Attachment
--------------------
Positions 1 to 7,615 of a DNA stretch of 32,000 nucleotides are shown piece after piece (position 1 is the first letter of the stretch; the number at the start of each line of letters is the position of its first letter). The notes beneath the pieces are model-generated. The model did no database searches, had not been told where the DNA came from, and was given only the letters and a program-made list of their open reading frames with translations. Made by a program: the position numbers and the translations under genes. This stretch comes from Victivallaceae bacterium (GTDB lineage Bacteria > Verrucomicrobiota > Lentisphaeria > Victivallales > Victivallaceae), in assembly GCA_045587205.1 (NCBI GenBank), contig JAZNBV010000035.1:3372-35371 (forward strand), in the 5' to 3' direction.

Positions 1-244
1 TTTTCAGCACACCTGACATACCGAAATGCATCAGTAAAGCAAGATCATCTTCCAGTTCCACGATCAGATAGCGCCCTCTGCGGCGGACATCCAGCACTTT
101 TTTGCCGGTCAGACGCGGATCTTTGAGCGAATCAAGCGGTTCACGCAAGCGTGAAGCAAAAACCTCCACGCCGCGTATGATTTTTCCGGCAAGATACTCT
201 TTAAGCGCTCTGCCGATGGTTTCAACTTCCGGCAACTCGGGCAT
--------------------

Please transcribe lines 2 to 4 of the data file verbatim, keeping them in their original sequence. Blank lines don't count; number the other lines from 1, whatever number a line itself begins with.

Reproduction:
Positions 1-244
1 TTTTCAGCACACCTGACATACCGAAATGCATCAGTAAAGCAAGATCATCTTCCAGTTCCACGATCAGATAGCGCCCTCTGCGGCGGACATCCAGCACTTT
101 TTTGCCGGTCAGACGCGGATCTTTGAGCGAATCAAGCGGTTCACGCAAGCGTGAAGCAAAAACCTCCACGCCGCGTATGATTTTTCCGGCAAGATACTCT